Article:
and base metals to the weld pool, and [Ei]d and [Ei]bm are the concentrations of the i-th
element in the electrode and base metals (wt. %).
Thus, the proposed method can be used to find the chemical composition of the
molten metal in the weld pool, i.e., of the metal in a welded joint. This chemical composition
is the starting point for determining the quantitative and qualitative composition of the phases
of the weld deposit.
Physicochemical aspects of primary crystallization and carbide
The subsequent transformations of the molten metal in the weld pool are associated
with the primary and secondary crystallization processes, i.e., the phase transformations in
the multicomponent alloy. Let us use the chemical composition of the liquid molten metal in
the weld pool as a starting point for examining the primary crystallization process. As we
know from the theory of welding processes , crystallization of the weld pool proceeds
under highly nonequilibrium conditions in the absence of convective stirring of the metal in
the "tail" of the weld pool, i.e., at the crystallization front. Therefore, the process of
distributing the components between the liquid and solid phases is controlled only by
diffusion. Another important factor that determines the distribution of the components is the
concentration buildup occurring at the crystallization front. These factors produce
concentration-induced supercooling, which, together, with thermal supercooling, is
responsible for the cyclic character of weld pool crystallization and the chemical
nonuniformity of the crystallized weld metal. At any moment during crystallization of the
weld pool, the amount of the i-th component that has passed from the liquid phase into the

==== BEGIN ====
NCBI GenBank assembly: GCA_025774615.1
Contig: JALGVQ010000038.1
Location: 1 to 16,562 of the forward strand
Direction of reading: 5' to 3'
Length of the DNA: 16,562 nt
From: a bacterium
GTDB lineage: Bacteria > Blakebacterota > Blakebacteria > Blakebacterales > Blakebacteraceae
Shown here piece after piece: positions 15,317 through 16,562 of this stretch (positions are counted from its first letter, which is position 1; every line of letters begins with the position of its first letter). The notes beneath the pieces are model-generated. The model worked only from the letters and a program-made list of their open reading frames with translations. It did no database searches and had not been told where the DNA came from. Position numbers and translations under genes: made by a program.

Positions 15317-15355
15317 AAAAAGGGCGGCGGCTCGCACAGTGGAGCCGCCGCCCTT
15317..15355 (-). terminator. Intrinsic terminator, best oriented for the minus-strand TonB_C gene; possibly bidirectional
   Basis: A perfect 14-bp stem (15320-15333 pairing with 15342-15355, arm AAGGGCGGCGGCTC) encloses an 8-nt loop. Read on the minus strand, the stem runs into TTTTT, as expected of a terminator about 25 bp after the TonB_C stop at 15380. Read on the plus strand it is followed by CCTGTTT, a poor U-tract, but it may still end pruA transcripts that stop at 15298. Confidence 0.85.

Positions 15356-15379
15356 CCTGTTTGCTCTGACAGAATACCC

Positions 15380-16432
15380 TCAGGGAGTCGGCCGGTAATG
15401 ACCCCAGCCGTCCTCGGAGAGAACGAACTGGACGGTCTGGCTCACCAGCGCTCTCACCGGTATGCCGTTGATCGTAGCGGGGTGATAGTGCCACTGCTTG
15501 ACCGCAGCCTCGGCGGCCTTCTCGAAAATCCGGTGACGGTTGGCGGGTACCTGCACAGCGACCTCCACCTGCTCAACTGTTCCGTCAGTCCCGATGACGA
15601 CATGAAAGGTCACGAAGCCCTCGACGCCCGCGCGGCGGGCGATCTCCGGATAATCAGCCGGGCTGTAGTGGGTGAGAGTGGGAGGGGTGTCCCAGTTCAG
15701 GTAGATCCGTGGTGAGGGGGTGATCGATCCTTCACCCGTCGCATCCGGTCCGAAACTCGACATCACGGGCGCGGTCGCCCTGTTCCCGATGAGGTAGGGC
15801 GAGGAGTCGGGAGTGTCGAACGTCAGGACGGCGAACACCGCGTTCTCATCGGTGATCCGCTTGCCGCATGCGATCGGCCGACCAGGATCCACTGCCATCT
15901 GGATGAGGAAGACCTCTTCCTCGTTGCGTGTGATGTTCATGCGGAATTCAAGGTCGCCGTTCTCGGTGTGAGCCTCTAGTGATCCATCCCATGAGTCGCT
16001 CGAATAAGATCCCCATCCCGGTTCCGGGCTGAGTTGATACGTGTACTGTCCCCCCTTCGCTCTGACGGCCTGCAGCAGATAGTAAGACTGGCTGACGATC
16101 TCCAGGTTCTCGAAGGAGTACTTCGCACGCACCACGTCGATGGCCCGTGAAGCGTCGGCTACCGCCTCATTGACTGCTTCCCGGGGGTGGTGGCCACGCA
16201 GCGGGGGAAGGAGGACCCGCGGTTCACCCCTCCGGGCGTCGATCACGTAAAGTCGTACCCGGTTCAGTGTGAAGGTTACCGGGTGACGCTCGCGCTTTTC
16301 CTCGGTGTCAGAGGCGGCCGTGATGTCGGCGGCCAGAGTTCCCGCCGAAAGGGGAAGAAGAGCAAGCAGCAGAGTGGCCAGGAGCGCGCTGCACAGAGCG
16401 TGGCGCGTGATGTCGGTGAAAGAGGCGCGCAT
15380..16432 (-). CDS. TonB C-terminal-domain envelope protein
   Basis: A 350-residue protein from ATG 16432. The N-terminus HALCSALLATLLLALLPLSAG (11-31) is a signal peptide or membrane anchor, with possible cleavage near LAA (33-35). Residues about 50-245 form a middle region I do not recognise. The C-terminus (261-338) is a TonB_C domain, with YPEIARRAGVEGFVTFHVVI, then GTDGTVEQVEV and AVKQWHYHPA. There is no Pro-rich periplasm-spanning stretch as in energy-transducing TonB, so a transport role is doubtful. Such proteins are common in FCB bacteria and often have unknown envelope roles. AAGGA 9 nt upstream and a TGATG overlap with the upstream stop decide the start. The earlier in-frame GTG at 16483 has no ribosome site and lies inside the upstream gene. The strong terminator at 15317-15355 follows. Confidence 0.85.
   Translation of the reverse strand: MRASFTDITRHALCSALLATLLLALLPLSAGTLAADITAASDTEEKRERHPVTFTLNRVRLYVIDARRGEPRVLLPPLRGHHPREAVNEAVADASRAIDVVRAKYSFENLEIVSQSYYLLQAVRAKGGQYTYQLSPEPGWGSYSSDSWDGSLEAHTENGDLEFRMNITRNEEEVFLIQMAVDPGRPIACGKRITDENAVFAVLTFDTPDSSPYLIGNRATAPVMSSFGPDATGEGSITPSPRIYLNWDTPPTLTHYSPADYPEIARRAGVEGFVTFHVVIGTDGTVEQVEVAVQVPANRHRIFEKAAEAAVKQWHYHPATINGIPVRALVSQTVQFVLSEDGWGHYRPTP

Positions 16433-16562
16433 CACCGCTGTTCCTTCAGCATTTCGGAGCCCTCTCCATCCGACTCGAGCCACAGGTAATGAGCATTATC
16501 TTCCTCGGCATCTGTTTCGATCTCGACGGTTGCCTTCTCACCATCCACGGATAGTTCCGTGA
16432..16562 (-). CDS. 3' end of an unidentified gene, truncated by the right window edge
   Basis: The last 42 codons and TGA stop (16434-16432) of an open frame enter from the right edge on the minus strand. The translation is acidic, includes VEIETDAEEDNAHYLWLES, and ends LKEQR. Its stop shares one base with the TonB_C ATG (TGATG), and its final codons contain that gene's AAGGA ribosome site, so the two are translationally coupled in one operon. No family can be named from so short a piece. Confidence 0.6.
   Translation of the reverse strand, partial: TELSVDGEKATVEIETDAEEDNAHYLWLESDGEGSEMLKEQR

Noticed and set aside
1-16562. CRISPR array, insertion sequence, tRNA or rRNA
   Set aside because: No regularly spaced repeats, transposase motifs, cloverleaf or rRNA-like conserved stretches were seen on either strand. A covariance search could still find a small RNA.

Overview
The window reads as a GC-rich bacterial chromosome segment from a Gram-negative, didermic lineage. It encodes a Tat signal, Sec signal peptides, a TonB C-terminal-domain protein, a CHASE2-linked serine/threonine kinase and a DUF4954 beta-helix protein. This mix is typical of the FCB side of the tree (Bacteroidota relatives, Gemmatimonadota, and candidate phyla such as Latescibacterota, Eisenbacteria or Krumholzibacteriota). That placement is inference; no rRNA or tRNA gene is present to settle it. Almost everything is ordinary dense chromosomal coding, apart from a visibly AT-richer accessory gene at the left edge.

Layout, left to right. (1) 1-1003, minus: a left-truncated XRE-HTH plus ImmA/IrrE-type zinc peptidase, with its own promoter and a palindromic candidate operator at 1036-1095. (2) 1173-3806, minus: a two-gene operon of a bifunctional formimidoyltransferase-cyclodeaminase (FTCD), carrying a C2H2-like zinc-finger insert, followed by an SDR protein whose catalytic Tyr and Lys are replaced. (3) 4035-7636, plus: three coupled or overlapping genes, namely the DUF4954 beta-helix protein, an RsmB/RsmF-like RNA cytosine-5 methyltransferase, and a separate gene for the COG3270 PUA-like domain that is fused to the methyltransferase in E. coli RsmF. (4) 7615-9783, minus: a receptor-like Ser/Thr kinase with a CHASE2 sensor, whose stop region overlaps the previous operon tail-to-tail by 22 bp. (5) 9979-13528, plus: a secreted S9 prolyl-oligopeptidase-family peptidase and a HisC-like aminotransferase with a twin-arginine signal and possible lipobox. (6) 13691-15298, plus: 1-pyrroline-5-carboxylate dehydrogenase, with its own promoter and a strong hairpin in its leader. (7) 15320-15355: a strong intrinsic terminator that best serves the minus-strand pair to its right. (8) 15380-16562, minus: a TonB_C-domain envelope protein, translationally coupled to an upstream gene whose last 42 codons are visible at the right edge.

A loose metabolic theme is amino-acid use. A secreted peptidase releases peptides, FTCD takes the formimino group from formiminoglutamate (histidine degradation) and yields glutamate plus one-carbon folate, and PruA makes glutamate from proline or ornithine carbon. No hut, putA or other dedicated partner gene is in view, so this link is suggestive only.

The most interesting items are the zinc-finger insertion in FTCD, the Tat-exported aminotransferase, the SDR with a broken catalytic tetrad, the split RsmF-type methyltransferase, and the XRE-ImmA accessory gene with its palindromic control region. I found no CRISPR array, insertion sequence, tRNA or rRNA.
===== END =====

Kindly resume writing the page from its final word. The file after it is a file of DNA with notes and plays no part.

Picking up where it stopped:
solid phase can be defined as [1, 4]:
Ei( s ) Ei0 [1 (1 K eff ) exp( )] , (4)
where Ei(s) is the concentration of the i-th component in the solid phase at the crystallization
time t, Ei0 is the initial mean concentration of the i-th component in the molten phase, Keff is
the effective distribution coefficient, Lt is the distance from the crystallization starting point
(the length of the crystallite at the crystallization time t), Vcryst is the crystallization rate, and
Di(l ) is the diffusion coefficient of the i-th component in the molten phase.
After determining the concentration of the i-th component in the solid phase at the
crystallization time t, we still cannot determine its distribution between the austenite and the
strengthening phases that form during crystallization. In most cases, we have one solid
solution in the crystallized weld metal, that is, austenite phase, and several phases of primary
carbides. We need to know the distribution of the i-th component between the solid solution
and these phases. The factors that influence carbide formation can be divided into two
groups: physicochemical factors, which determine the nature of the carbide-formation
process, and technological factors, which, in a final analysis, influence the carbide-formation
process by altering parameters of the former group. Let us examine these groups of factors in
somewhat greater detail. First of all, we must take into account the concentration of each
carbide-forming element and its chemical affinity to carbon. The latter is determined by the
change in the Gibbs free energy G 0 upon formation of the particular carbide under
standard conditions. The value of G 0 is related to the equilibrium constant K p of the
corresponding carbide-formation reaction by the familiar relation
G 0 RT ln K p (5)
This value of G 0 corresponds to the equilibrium concentration of the carbide formed, i.e.,
its limiting concentration. Since the formation of different carbides of the same element is
possible, the order of their formation and the ratio between the concentrations of the different
carbides in the equilibrium state is also determined by the affinity of the carbide-forming
element to carbon. Of course, the values of G 0 and, accordingly, of K p are temperature-
dependent, as is illustrated by the presence of several stable phases on the binary phase
diagram of the carbide-forming-element–carbon system.
However, in fast welding process, during which melting, the chemical reaction
between the phases, and crystallization take place with high rates, an equilibrium state is